DENS Seminar Connects through Causal Inference

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Since the fall of 2018, the department of health care policy has hosted the Design of Experimental and Non-Experimental Studies, or DENS, seminar series. These seminars, coordinated by associate professor of health care policy José R. Zubizarreta, PhD, feature rising stars and established leaders in the field of causal inference that visit the department to share their work.

“Causal inference is at the heart of the medical sciences and health policy,” Zubizarreta says.  “In this series, leading investigators present their methodological developments.  It is also a space for graduate students to grow and be exposed to new ideas. They have the opportunity to informally meet with the speakers and talk with them.”

Former DENS speakers hail from multitudinous backgrounds,  cultivating a diverse perspective of the important methodological developments being made in causal inference. The series has hosted speakers from biostatistics, computer science, economics, political science, and statistics backgrounds, among others.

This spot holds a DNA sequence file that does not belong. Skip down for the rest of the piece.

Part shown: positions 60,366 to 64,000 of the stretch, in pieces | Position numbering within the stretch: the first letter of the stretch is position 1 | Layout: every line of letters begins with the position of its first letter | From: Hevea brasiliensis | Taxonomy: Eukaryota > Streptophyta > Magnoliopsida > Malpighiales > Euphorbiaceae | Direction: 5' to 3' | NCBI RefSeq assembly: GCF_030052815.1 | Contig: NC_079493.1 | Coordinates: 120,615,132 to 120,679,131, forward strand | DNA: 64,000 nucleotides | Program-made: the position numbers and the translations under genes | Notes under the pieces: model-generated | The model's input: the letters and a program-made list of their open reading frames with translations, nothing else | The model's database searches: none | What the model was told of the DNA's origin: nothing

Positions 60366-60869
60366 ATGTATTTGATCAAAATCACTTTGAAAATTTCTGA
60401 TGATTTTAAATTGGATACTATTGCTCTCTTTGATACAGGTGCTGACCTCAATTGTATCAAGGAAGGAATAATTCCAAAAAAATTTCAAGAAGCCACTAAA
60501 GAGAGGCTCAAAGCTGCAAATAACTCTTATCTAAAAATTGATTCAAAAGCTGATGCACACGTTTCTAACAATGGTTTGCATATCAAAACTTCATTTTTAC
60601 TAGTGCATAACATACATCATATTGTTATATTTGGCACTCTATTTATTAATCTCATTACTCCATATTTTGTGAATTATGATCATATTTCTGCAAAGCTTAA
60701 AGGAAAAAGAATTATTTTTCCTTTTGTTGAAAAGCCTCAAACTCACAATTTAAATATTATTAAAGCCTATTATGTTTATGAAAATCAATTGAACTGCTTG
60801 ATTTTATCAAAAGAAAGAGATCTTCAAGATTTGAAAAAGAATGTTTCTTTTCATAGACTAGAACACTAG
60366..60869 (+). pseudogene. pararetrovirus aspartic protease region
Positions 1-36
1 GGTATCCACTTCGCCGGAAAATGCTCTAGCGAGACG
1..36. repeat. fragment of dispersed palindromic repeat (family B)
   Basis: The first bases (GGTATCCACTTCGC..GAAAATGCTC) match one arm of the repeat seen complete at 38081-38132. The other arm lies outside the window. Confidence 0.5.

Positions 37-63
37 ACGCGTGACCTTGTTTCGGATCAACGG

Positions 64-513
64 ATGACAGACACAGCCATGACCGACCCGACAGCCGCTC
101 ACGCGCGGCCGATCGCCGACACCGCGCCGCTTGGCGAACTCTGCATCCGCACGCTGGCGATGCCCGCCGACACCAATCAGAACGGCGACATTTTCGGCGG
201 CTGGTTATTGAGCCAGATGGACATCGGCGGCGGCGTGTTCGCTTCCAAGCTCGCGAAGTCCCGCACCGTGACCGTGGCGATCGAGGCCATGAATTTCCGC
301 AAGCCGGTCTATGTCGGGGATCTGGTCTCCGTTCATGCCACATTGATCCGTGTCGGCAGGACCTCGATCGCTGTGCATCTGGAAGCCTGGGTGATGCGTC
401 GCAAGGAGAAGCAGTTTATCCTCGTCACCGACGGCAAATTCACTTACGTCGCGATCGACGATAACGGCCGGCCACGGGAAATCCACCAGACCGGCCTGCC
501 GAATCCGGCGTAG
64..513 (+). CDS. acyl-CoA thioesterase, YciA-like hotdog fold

Past speakers include assistant professor of operations research and statistics at MIT Colin Fogarty, PhD, who presented on new methods for conducting sensitivity analysis to hidden biases in observational studies. Professor of statistics at Columba University David Madigan, PhD, discussed novel approaches for systemic evidence generation from real world health care data. During her lecture, professor of the economics of technology at Stanford University Susan Athey, PhD, offered an original approach for causal inference with synthetic differences-in-differences and panel data.

In the spring of 2020, the department will host professors Dmitry Arkhangelsky from CEMFI, Guido Imbens from Stanford University, and Paul Rosenbaum from the University of Pennsylvania. Zubizarreta has high hopes for the future of the DENS seminar series.

“I hope they will continue to inspire us — and especially graduate students — to do transformative work.  In particular, to improve the methods we use to learn from data to advance medicine and health policy.”

The DENS seminars are open to the community and draw a diverse audience of students, faculty, and staff both from across Harvard as well as local affiliates and other universities. Past and future speakers can be found on the Seminars and Lectures page.